Self And Society


In the last three decades of the twentieth century, sociologists have begun to incorporate emotions into the sociological analysis by theorizing and empirically studying. They have emphasized the social dimension of emotions, placing an individual in a context and examining how social structures and culture influence the emergence and development of emotions. Today, emotions are considered one of the driving forces of individual’s behavior, interaction, and social organization. Moreover, a sociological study of emotions may explain how emotions shaped under sociocultural conditions operate at the micro- and macro-levels of social reality. The aim of this paper is to investigate main contributions of the sociology of emotions and analyze the role of these approaches in the generation of emotions. 


Dramaturgical and Cultural Approach

Turner’s (2007) classification of theories in the sociology of emotion helps to introduce foremost achievements in the investigation. Thus, the main contributions of sociological research of emotions can be presented in the following groups of theoretical approaches: dramaturgical and cultural, symbolic interactionist, interaction ritual, and power and status theories.

Erving Goffman is credited with the introduction of the dramaturgical approach. In this study, he applied conceptual metaphors of dramatic production, game, and ritual to the social interaction. Goffman also utilized Durkheim’s analysis of religious activity among Australian Aboriginals to create a concept of the encounter (Turner 2007). In everyday encounters, the fundamental goal for participants in interaction is to express and sustain the collectively defined situation, which includes decoding of normative expectations and conforming behavior to them. (Stets & Turner 2006). As a rule, the individual’s inability to sustain expressive control leads to the violation of the cultural prescriptions and proscriptions, which is associated with embarrassment and shame (Scheve & Luede 2005). As a result, individuals are motivated to use “repair rituals that aim to restore the normal order” (Lewis, Haviland-Jones & Barrett 2010, p. 34). Although such a ritual serves as a sign of temporarily of the breach of the prescription, it still diminishes the individual’s prestige and power in an encounter (Turner 2007).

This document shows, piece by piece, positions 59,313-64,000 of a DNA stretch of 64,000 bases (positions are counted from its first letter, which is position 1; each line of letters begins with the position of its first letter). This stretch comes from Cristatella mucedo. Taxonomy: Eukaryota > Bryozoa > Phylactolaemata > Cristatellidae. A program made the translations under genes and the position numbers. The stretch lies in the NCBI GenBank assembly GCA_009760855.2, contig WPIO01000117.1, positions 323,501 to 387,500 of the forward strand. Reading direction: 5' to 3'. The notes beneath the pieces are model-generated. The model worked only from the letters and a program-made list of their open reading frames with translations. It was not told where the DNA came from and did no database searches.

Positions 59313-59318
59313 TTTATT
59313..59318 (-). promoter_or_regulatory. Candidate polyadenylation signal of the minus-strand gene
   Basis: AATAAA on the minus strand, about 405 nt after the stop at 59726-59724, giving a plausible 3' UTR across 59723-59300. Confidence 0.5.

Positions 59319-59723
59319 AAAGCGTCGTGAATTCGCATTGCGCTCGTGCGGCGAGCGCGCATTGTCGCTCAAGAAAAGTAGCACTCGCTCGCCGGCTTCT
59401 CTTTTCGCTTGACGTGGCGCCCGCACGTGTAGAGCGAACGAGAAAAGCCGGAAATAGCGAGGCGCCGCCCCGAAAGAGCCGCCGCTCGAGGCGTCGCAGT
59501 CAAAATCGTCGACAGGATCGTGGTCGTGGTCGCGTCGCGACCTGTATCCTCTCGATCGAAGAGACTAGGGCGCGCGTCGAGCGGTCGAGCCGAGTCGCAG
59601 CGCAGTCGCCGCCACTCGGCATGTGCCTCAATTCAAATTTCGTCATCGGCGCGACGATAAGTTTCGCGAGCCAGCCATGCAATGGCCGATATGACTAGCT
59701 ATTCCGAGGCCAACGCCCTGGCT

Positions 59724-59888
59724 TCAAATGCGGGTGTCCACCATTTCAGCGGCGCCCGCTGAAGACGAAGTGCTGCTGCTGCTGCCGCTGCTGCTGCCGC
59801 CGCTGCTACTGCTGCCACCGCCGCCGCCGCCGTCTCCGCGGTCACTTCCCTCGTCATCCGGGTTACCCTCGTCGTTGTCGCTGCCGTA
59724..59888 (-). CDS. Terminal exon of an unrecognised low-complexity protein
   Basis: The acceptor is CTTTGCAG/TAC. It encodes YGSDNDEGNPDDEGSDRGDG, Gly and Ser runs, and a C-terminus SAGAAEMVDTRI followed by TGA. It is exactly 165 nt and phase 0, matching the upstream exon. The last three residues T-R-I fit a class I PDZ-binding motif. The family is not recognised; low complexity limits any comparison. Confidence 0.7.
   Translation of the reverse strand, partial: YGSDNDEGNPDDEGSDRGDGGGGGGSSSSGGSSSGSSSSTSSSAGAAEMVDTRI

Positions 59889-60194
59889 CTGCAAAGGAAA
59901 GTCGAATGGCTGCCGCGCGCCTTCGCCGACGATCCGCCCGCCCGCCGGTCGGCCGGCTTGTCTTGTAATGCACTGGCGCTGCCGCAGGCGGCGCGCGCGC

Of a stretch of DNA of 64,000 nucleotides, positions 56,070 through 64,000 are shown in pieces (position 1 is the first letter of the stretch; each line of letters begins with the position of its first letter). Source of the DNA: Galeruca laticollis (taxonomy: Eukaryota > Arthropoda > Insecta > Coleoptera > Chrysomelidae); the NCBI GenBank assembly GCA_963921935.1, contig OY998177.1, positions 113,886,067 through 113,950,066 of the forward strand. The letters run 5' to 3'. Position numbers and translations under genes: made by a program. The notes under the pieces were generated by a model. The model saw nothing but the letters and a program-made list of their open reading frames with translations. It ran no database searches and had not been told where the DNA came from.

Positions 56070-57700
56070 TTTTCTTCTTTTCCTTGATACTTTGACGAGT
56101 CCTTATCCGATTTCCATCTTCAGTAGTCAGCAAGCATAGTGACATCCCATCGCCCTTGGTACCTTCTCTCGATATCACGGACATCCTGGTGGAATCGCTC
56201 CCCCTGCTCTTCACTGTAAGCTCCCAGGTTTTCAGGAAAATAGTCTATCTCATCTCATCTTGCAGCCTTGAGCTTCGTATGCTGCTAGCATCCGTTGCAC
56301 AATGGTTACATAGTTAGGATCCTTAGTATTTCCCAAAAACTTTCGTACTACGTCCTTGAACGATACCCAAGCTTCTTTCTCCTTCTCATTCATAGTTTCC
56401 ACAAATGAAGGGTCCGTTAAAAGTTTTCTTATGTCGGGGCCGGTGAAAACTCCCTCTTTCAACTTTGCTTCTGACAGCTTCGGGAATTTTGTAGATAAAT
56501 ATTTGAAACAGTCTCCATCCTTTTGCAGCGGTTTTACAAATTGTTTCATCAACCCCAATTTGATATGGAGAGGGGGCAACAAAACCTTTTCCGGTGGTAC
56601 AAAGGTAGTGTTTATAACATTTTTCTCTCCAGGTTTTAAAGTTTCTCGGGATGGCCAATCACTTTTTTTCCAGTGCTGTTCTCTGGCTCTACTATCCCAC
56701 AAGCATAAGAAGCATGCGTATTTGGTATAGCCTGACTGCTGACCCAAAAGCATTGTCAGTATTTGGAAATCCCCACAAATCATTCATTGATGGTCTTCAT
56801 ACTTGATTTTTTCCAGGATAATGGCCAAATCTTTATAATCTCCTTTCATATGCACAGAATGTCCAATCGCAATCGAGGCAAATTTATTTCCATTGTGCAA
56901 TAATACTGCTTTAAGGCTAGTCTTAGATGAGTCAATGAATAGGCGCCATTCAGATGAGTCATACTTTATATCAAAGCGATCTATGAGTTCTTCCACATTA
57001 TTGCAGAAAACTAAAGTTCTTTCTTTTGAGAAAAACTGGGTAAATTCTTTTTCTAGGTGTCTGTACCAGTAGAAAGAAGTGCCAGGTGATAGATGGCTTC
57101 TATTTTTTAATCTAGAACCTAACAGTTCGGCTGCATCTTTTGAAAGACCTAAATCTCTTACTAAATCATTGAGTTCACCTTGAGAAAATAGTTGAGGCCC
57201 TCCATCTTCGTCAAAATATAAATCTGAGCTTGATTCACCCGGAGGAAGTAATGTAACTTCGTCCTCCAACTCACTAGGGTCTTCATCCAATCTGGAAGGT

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Contrary to Goffman’s focus on cultural scripts that regulate the interaction, Gordon placed emotion culture in the center of social structures. Emotion beliefs, norms, and vocabularies, being the constituents of emotion culture of a society, define the type and the degree of expression of emotions as well as regulate the flow of interaction in social structures that can influence, or be influenced by, emotions (Stets & Turner 2006). Thus, Gordon concludes that emotions are shaped under the impact of culture, not biology. It means that society members borrow from others the linguistic labels, expressive conducts, autonomic responses, and certain manifestations of the emotion that is appropriate in the specific kind of the social interaction (Lewis, Haviland-Jones & Barrett 2010). Normative anticipation was also analyzed by Hochschild who demonstrated that emotion culture consists of the feeling rules and display rules. The former, being the normative indicator, covers the intensity, direction, and duration of emotion. Display rules define norms related to the ways of expression. In addition, Hochschild also insisted on the importance of framing rules, which determine the meanings of a concrete situation for an individual. Hochschild was also the first to introduce the notion of emotion work, which is the process an individual needs to endure with an attempt to follow the feeling rules and induce the appropriate emotion (Scheve & Luede 2005, p. 319). To be socially accepted, it is obligatory for an individual to express socially expected emotions. Another substantial contribution of Hochschild is connected with her articulation of emotional labor. She employed Goffman’s analysis of individual’s emotion management. When a person conforms to emotion ideologies and complies with feeling rules and display rules of society at work, such management becomes emotional labor (Lewis, Haviland-Jones & Barrett 2010, p. 34). Emotional labor is the employer-directed form and is embedded in job requirements and work expectations. Moreover, the study demonstrated that women and men perform different amounts and kinds of emotion labor. (Stets & Turner 2006). Grandey, Diefendorff & Rupp (2013, p. 3) significantly extended this notion, identifying three “lenses” in emotional labor. The first focuses on “intraphysic experience,” which is the examination of strategies applied by a worker to manage his or her emotions as well as their psychological effects (Grandey, Diefendorff & Rupp 2013, p. 3). The second lens covers the factors that impact emotional displays and the congruence with emotions that an individual felt but did not show. The last lens is called “occupational requirements view,” which analyzes the methods applied by organization and related to occupation to influence the worker’s experience and expression of emotions (Grandey, Diefendorff & Rupp 2013 p. 3). With the intention to determine the full scope of the emotion culture concept, several researchers analyzed the specific content of a society’s emotion culture. Thus, Lofland dedicated his attention to “grief,” and Clark examined “sympathy” (Stets & Turner 2006 p. 118). In addition, Clarke (2003) analyzed “envy” from both a social constructionist approach and a psychodynamic study, in particular using the cultural distinction and the local moral code.